Drawing a growing crowd of onlookers, The Fidelio Society sings their rendition of “Unclouded Day” by Shawn Hirschner in the middle of Times Square in New York City. As Abbey Siegfried, Instructor in Music, waves her baton to the rhythm of the song, the group concludes its impromptu performance with a final, harmonious hum.
“We were walking around, and we said, ‘Well, what if we actually performed in the middle of Times Square?’ Because, you know, when you get to Times Square, you see all the street artists and all the people dressed up in absurd costumes. So we were like, ‘Okay, let’s do it!’ So we just rallied everyone and were thinking, ‘Oh my goodness. This can go exceptionally horribly or totally a smashing success.’ And it was definitely a success,” said John Moreland ’18, co-president of Fidelio.
Over Spring Break, members of Fidelio and Chamber Orchestra traveled to New York City to perform in Carnegie Hall on a trip organized by the Andover Music Department. Held on Sunday, March 4, the concert featured individual performances from each group and one collaborative piece.
“[Derek Jacoby, Instructor in Music] threw out at a faculty meeting one day, ‘Maybe we should play at Carnegie Hall!’ And it was sort of spontaneous. It wasn’t serious, and I thought about it, and I was like, ‘Yeah, we should play at Carnegie Hall!’ So I looked into it. We figured out a way that we can afford to do it inexpensively,” said Holly Barnes, Instructor in Music and Director of Performance.
Fidelio performed a wide range of songs in varying languages, including Hebrew, Estonian, and Latin. Due to differing levels of experience among Fidelio members, the group found it challenging to memorise lyrics in foreign languages, according to Marie Latham ’18, co-president of Fidelio.
“We sang a couple of songs in different languages, which were pieces that not everybody was super sure about, especially since we had a couple of newer members who didn’t know the languages, as well as some of the members who had sung the songs before,” said Latham.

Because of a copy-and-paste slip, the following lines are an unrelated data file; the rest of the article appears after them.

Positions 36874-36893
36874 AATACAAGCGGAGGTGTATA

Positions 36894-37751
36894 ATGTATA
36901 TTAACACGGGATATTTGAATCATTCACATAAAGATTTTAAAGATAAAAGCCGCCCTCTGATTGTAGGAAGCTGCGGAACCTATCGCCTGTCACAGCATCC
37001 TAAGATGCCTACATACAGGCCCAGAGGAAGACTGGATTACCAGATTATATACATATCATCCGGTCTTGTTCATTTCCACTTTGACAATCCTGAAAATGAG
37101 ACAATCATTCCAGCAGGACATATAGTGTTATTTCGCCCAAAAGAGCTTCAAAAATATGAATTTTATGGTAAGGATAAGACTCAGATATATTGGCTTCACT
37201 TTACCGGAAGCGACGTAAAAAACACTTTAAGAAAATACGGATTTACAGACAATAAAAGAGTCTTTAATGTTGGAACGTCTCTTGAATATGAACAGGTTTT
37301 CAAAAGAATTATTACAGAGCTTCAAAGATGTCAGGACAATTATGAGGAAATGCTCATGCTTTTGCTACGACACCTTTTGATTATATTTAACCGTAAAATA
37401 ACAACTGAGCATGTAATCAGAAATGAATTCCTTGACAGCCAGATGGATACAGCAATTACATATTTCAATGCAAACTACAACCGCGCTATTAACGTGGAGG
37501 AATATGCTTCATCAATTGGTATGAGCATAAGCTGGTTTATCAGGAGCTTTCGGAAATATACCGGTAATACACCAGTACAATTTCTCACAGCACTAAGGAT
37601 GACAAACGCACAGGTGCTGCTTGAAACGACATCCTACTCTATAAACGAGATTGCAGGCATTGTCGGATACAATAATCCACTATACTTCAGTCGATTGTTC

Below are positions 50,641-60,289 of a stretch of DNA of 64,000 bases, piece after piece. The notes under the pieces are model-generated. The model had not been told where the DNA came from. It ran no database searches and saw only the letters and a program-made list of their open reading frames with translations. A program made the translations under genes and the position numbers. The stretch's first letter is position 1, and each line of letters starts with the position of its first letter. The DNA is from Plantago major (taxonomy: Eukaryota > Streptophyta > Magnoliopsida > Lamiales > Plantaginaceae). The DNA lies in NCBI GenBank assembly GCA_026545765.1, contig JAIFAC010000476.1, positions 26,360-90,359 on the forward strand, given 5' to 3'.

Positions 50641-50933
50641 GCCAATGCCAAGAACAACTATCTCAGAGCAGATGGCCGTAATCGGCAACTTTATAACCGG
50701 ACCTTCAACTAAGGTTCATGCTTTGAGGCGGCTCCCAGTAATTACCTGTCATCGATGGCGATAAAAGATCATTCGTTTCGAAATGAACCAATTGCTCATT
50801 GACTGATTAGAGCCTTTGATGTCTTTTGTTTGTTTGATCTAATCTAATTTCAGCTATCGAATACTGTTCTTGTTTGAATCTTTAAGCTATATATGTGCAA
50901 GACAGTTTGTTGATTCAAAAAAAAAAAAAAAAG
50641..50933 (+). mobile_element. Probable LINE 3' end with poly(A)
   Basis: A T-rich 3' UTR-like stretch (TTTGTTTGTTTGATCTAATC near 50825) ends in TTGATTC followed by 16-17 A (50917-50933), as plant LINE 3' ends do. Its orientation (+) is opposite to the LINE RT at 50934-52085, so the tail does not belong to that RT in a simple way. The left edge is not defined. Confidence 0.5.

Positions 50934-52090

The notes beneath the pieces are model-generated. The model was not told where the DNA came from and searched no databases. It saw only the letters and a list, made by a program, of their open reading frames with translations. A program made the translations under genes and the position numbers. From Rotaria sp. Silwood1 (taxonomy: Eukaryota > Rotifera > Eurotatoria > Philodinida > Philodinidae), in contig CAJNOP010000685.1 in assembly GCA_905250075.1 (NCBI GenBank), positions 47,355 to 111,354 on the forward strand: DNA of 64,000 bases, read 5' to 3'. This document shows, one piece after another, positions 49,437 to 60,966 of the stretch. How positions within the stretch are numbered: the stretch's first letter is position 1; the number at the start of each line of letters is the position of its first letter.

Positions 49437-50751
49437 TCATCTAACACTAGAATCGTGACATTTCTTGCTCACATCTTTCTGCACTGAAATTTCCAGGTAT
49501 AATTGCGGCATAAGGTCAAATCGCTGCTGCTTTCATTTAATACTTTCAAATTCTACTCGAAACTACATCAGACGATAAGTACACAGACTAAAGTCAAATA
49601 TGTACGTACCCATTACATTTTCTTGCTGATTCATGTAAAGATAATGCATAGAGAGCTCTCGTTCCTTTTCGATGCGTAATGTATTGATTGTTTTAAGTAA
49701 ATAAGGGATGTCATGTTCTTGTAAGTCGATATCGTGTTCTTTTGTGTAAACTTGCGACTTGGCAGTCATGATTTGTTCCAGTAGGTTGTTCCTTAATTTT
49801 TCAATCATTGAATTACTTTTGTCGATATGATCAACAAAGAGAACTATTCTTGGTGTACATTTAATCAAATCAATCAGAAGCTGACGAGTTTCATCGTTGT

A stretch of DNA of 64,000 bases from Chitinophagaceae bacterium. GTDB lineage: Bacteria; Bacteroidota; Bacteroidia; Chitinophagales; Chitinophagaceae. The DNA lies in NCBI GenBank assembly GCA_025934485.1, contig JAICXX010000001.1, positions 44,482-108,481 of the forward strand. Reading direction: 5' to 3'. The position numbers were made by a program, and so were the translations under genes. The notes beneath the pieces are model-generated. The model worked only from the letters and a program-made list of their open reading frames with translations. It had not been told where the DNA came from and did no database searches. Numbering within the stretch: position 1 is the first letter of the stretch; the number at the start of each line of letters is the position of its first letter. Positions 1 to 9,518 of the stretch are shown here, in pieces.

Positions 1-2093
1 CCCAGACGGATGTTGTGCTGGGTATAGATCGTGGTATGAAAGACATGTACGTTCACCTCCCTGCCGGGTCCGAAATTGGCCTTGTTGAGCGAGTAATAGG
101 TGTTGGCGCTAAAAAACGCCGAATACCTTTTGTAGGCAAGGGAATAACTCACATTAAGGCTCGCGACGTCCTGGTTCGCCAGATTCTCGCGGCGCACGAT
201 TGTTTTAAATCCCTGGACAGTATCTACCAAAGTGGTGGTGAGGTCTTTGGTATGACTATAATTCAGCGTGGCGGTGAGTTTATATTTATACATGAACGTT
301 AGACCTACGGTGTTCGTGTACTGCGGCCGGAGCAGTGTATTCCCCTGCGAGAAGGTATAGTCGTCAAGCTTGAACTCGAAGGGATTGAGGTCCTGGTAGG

The chamber orchestra also performed a selection of pieces in the concert. One particular piece played by the orchestra was “Libertango” by Astor Piazzolla. One of the last performed, the piece was a lively show-ender that became an audience favourite.
“We played [“Libertango”] at the end which was like a salsa, tango piece. I know from whoever I talked to, the audience really loved that piece. I think it showed the amount of fun we had as an orchestra. Playing in such great venues, we really realize how lucky we are. I think we showed that with how much passion we put into that piece,” said Aditi Kannan ’18, a violinist who has served as concertmaster in Chamber Orchestra.
Before the end of the concert, both Fidelio and Chamber Orchestra came together to perform a cantata composed by Siegfried’s husband, Kevin Siegfried, titled “Songs for the Journey.” The piece, comprised of five movements, was written for Siegfried during her pregnancy.
“We partnered with the orchestra to sing this cantata. That was a special experience as well because there was a professional harpist on stage, and the songs were really beautiful, especially in that cantata,” said Moreland.
After the concert, the groups held a reception sponsored by the Office of Academy Resources, allowing the performers and attending families and alumni to celebrate the performances.
“[The reception] was really fun, and there was a lot of good food. It was great to see a lot of Andover people coming to support us — that was really nice. It shows how big the Andover network is, because there were people of all ages there, which was exciting,” said Yuji Chan ’18, a violinist who has also served as concertmaster.
Students also had the opportunity to explore New York City beforehand. After touring the Metropolitan Museum of Art, students were either able to watch the Broadway play “Farinelli and the King” or listen to the New York Philharmonic.
“The Broadway musical was amazing. It was super cool. We got to see this featured countertenor, which basically is a tenor singer who sings exceptionally high and has a feminine tone to his voice. It was a really great show,” said Moreland.
With the conclusion of the trip, both groups have become closer, bonding through rehearsals, preparations, and the final performance, according to Latham.
“I think it definitely made us stronger and more cohesive as a group, because we were all working towards a common goal. I think we’ve definitely come a long way from how we started at the beginning of the year, so it’s fun to see,” said Latham.
Kannan added, “I think that just before, [the orchestra] didn’t think that they could do it. The fact that we did it successfully and had fun while doing it brought us closer together. Even while we were performing, we could sense a feeling of camaraderie and friendship between us, which is really nice. We don’t have much time to bond outside of orchestra, and there’s not much bonding during orchestra. [The tour] was really fun; I think we’ve become closer friends [through] supporting each other.”